Lately, it's been more a failure of preparation than a failure of execution, and Harbaugh knows it.
"I feel like if you don't feel good, then coach better," he continues. "So [we are] trying to find every way to do that, win games, put the players in positions to be successful."
As soon as word broke in May of team-leading receiver Michael Crabtree's Achilles injury, we all felt the collective gasp and immediate dread. We shared the sense that this team would struggle this season, and we weren't wrong.
As mentioned earlier, San Francisco is statistically dead-last in almost every major passing category, the most startling of which is their total passing yards (1,680). By contrast, New Orleans, the team that felled them on Sunday, has almost double the amount of the passing yards for the season (3,219).
In spite of their shortcomings in the passing game, San Francisco has managed six wins so far this year and there's a reason for that. They own the highest-scoring rushing attack in the league with 15 touchdowns and average 141 rushing yards every week. The ageless Frank Gore has been sensational this season.
Kaepernick, on the other hand, has been wildly inconsistent. He played his best game in the season opener against Green Bay throwing for over 400 yards. However, he wouldn't crack the 200-yard mark again until Week Six against the Arizona Cardinals, and has not since.
I wrote a few weeks ago that, with such a strong running game, San Francisco doesn't necessarily need Kap to throw 400 yards every week, but he should still have a pulse.
When the ground game is primed and running smoothly, we see instances like Week Five against the Houston Texans, a 34-3 blowout, where Kaepernick completed just six passes. On other days, the running game is going to struggle. And when that happens, we see the seams as clear as day as evident in the last two losses.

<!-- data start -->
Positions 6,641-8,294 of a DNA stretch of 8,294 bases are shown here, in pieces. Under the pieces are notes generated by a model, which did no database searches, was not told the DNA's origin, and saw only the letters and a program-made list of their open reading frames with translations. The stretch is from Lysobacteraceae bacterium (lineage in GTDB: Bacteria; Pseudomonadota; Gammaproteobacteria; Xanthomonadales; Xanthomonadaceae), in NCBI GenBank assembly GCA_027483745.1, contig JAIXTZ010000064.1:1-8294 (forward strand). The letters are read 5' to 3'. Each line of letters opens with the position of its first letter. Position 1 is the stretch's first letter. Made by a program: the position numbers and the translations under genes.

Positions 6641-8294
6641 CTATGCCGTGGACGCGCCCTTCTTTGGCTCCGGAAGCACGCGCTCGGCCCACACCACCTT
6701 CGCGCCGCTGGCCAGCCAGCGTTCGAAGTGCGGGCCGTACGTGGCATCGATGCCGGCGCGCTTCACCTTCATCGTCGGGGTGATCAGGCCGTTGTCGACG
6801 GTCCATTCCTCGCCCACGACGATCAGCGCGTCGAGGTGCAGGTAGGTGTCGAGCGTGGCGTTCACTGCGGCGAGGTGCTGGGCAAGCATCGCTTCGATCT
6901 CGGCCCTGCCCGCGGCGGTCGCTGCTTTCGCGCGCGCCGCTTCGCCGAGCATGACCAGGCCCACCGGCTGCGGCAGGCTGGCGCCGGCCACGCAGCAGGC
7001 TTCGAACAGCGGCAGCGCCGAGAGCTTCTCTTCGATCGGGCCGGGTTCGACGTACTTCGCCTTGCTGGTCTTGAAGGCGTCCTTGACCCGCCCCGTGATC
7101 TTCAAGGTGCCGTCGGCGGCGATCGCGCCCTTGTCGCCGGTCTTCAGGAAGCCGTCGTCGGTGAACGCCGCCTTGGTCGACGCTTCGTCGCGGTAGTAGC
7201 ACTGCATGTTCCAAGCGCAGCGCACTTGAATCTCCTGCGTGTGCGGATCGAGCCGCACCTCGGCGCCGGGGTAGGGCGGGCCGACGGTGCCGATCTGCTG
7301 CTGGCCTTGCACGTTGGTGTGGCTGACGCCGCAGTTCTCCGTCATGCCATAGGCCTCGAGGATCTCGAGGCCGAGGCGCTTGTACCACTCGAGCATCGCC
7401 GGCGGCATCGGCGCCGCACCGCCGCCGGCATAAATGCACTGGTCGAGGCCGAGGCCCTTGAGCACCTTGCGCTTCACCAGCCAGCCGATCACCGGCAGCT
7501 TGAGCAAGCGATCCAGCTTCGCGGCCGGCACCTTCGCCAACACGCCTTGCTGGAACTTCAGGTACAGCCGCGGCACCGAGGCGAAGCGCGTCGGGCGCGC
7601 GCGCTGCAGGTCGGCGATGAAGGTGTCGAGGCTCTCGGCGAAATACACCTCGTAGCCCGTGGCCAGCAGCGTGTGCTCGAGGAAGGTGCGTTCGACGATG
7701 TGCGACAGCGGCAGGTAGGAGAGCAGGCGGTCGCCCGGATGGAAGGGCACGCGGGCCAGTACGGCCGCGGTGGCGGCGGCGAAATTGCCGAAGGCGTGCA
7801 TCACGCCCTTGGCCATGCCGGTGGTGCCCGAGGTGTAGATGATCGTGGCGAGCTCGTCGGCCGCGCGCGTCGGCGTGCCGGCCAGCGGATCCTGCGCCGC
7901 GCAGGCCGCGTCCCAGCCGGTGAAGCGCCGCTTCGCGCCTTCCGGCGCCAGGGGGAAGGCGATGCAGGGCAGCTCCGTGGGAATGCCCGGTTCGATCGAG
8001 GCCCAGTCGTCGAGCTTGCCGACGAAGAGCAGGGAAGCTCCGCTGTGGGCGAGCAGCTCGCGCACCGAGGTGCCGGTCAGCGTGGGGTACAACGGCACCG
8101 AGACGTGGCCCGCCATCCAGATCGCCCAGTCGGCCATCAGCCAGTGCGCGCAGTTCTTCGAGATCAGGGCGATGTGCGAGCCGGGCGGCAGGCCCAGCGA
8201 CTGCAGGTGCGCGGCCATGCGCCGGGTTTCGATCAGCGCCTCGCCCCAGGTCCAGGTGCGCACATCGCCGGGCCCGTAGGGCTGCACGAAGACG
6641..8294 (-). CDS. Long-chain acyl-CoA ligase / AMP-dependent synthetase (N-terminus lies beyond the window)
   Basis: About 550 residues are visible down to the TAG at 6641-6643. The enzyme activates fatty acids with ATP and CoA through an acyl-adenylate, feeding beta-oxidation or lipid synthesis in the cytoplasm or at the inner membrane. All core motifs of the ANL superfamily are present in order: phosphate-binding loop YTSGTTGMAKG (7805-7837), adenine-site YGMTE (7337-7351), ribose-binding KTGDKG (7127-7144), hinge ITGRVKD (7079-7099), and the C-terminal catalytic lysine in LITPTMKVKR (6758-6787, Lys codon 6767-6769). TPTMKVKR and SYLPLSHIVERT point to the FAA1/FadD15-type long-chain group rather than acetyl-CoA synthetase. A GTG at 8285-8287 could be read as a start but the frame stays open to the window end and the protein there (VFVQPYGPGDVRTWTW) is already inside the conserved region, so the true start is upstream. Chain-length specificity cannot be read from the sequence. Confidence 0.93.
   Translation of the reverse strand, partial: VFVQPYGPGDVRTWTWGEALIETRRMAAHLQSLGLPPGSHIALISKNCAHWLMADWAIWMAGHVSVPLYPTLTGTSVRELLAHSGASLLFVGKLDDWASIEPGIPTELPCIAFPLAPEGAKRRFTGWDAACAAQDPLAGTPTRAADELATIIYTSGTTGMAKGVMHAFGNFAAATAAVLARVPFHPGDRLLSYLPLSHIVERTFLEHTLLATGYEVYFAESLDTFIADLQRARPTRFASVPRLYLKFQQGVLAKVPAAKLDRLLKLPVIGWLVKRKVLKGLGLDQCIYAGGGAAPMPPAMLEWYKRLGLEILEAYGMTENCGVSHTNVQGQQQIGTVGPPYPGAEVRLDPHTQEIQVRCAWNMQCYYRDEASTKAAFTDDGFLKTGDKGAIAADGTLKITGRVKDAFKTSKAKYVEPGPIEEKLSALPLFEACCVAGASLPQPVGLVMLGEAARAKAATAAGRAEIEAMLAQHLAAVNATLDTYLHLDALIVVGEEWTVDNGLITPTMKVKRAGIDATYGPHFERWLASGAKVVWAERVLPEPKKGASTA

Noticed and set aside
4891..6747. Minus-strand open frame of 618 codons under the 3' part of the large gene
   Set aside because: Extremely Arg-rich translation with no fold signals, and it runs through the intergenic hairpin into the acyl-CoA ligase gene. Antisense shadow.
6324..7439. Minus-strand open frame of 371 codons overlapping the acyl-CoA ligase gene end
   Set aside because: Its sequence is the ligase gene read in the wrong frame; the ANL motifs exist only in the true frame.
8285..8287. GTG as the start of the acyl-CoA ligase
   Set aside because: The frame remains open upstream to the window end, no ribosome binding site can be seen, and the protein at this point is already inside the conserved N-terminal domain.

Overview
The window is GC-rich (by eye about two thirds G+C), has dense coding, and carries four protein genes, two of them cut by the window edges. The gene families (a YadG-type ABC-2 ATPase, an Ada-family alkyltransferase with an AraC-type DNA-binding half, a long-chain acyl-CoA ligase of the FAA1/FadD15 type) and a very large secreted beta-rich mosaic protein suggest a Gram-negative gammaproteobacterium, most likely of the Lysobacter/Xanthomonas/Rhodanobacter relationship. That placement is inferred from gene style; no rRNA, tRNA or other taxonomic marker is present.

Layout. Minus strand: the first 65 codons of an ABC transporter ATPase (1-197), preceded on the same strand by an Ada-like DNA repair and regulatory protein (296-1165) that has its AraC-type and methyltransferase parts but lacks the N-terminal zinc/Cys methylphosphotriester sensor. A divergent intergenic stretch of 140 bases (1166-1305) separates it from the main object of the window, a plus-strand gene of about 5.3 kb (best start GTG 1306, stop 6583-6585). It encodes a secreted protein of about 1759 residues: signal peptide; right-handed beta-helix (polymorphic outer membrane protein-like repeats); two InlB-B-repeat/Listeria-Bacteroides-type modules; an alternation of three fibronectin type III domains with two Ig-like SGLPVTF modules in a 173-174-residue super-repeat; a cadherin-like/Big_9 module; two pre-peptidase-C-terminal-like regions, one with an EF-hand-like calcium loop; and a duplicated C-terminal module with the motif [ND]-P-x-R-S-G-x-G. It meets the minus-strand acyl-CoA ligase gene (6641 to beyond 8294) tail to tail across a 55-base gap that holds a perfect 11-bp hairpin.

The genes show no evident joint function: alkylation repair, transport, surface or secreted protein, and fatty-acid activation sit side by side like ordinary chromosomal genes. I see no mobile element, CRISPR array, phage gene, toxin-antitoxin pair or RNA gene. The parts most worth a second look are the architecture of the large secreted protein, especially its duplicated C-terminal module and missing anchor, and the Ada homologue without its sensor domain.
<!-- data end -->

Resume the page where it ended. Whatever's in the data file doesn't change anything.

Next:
With a deficient pass offense and a struggling run offense, the Niners came undone. Such was the case against New Orleans. Instead, they turned to their defense for answers which, fortunately, responded. San Francisco manufactured three turnovers, two fumble recoveries and an interception, that produced their only scores of the game outside of a fourth quarter field goal (that total would have been four had it not been for a controversial 'roughing the passer' penalty that negated an interception by Patrick Willis).
To the credit of the offense, they capitalized when gifted the extra opportunities by the defense. Otherwise, it was a complete mess. Three-and-out central. What makes matters worse is knowing the Niners are better than this, capable of so much more. We have seen what this offense can do when both the passing and running offense are on point.
From here on out, if nothing changes, San Francisco can say au revoir to their chances of returning to the Super Bowl. It's not happening, plain and simple. Finding a way into the playoffs alone seems an insurmountable task at this point, and even if they make it that far, without a better passing attack, it will be virtually impossible to survive.
The hope among the Faithful is things will change soon upon Crabtree's return. Hoping that, somehow, he will seamlessly reintegrate into the system and hit the ground running, but even that might be wishful thinking. At this point, we just need him to come back.
Will he hit the field on Monday Night Football against Washington?
"We'll see," Harbaugh said. "A lot of it's going to depend on getting out there every day, practicing, and how much of a load he can do. I think he's close."
For San Francisco, time is running out. In the meantime, all we can do is wait and hope for the best.